5 things to know for September 10: Trump, Coronavirus, USPS, China, Rohingya

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1. White House

President Trump has acknowledged reducing the coronovirus threat, which has now killed more than 190,000 Americans, according to interviews with noted journalist Bob Woodward for his new book months ago. Now, the White House is struggling to manage the collapse. In the interview, Trump admitted that he was first discovered weeks before the US Kovid-19 death was confirmed, that the virus is dangerous, aerial, highly contagious, and “even more deadly than your hard current.” Nevertheless, in a March interview he said, “I still like to play it, because I don’t want to create a panic.” Woodward recorded 18 wide-ranging interviews with Trump’s permission, and CNN has obtained copies of some audio tapes. Democratic presidential candidates who are among those who refute the words of Biden Trump say they represent the “life-and-betrayal of the American people.”

2. Coronavirus

Global deaths from coronaviruses have now risen to over 900,000, and countries such as France, Britain and Indonesia have considered or implemented new restrictions to prevent the spread. In the US, schools are still struggling to file cases. Coronovirus cases have been reported in colleges in all 50 states. More than 2,000 students and faculty at the University of Tennessee are subject to quarantine or segregation due to Kovid-19 threats, and have similar stories on campuses across the country. As a vaccine, the International Air Transport Association states that providing a worldwide dose would be a “mission of the century”. Not only does this feat require the use of 8,000 cargo jets, the group says it also requires a ton of planning – and countries need it now.


According to a new report by Senate Democrats, US pharmacies have seen “significant and increasing” delays in the delivery of prescription drugs through the US Postal Service, led by Postmaster General Louis Dejoy. Pharmacists relied heavily on the USPS for the report. Dejoy also investigated the changes made in the summer of this year, causing widespread delays across the country, although the Postal Service has attributed service disruptions to the coronovirus epidemic. The US OPS chief now faces more scrutiny after the House Oversight Committee announced that Trump Donor would begin an investigation into Trump Donor reimbursing employees for donating to GJ candidates.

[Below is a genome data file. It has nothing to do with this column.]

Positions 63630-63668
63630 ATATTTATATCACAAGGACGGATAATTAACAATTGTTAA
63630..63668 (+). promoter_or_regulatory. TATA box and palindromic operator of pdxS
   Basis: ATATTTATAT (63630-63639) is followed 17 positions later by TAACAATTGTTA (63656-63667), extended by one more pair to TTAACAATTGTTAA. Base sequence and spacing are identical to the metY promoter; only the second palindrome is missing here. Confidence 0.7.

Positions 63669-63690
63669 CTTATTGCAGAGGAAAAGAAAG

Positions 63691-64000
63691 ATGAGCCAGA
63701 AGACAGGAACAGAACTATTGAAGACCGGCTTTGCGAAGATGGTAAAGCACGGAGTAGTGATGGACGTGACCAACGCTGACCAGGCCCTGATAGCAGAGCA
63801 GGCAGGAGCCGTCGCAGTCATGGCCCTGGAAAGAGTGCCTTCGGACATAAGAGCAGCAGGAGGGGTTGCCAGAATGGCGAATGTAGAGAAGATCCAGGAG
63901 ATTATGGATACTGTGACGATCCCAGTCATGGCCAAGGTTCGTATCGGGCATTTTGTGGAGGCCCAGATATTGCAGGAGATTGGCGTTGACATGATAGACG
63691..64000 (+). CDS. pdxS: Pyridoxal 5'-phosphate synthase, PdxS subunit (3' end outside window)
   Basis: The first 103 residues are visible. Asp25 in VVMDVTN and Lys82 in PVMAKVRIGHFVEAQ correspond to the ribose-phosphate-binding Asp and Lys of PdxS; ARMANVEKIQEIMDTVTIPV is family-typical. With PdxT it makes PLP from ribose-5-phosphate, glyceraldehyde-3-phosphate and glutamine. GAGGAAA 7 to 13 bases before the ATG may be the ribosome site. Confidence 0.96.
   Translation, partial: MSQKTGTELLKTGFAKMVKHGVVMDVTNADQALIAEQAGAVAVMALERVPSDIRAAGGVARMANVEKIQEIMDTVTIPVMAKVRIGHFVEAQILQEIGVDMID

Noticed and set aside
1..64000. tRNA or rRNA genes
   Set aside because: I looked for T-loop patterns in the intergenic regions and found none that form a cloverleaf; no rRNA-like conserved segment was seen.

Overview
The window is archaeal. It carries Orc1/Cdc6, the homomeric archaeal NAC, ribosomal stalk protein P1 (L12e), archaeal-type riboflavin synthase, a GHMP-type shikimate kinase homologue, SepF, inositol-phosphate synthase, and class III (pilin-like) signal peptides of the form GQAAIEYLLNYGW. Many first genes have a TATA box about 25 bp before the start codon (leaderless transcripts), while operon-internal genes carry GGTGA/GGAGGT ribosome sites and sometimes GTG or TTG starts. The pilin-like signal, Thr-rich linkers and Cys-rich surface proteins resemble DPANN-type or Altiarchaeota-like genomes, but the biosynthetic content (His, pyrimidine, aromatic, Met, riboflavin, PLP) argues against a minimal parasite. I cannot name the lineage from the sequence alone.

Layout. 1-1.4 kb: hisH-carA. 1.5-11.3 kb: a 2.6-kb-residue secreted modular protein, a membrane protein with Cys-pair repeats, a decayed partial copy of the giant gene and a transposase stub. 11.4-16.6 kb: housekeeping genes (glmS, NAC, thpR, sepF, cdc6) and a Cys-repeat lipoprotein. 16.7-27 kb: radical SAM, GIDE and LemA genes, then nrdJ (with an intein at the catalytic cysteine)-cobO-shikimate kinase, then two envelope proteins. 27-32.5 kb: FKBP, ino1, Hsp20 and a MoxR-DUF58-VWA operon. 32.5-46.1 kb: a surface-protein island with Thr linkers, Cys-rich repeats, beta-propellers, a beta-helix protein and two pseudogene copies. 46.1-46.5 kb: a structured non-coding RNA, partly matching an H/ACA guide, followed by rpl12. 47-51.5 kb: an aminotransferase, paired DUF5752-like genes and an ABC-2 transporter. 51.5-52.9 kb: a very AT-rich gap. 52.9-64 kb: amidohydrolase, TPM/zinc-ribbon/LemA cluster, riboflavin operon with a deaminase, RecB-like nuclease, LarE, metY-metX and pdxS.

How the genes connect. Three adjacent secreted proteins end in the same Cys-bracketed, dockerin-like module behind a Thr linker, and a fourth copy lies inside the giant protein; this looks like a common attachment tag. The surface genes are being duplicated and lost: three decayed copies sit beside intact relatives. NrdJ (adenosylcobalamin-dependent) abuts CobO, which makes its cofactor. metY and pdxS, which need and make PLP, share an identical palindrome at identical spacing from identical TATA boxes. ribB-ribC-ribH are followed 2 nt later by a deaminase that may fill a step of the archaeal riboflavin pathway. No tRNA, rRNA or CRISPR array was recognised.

4. China

The US has canceled more than 1,000 Chinese national visas since the beginning of June as part of a program considered by graduate students and researchers to have ties with the Chinese military. Such people, the US State Department says, are considered a security risk. This is part of a wider crackdown on the ongoing Chinese effort to steal “sensitive United States technologies and intellectual property” over fears of the White House. While the number of revoked visas is low compared with the 369,000 Chinese nationals studied in the US, it certainly does nothing to improve relations between the two countries. Meanwhile, more than 160 human rights groups around the world have signed a letter stating that Beijing should not host the 2022 Olympics in the wake of alleged widespread human rights abuses.

5. Rohingya

Two Myanmar soldiers have admitted on video the mass murder and rape of Rohingya Muslims in 2017. Two desert video statements were filmed by a rebel group fighting the Myanmar army and are deemed credible by a humanitarian group. If the confessional statements are valid, they would represent the first admission by members of Myanmar’s military that a campaign of violence against a minority ethnic group took place in the country’s western Rakhine state. Both soldiers are now believed to be in the International Criminal Court in The Hague where the Rohingya crisis is under investigation. Human rights advocates say their horrifying accounts can be a great help to the Rohingya people in their struggle for justice.


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in today’s date


How many American troops will be left in Iraq after the completion of a new declaration by the end of this month. This represents the current shortage of a total of 5,200 soldiers in the country. A similar decline in Afghanistan may be around the corner.

Today’s date

“I also believe that a deep and special friendship between us will serve as a magical force.”

North Korean leader Kim Jong Un, In one of several letters exchanged with President Donald Trump. The letters revealed in Bob Woodward’s new book reveal a diplomatic courtship between the two leaders.

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And finally

Sea miracles never fade

These interesting little sea slugs are known as leaf slugs, or by their very outer moniker, leaf sheep. (Click here to see.)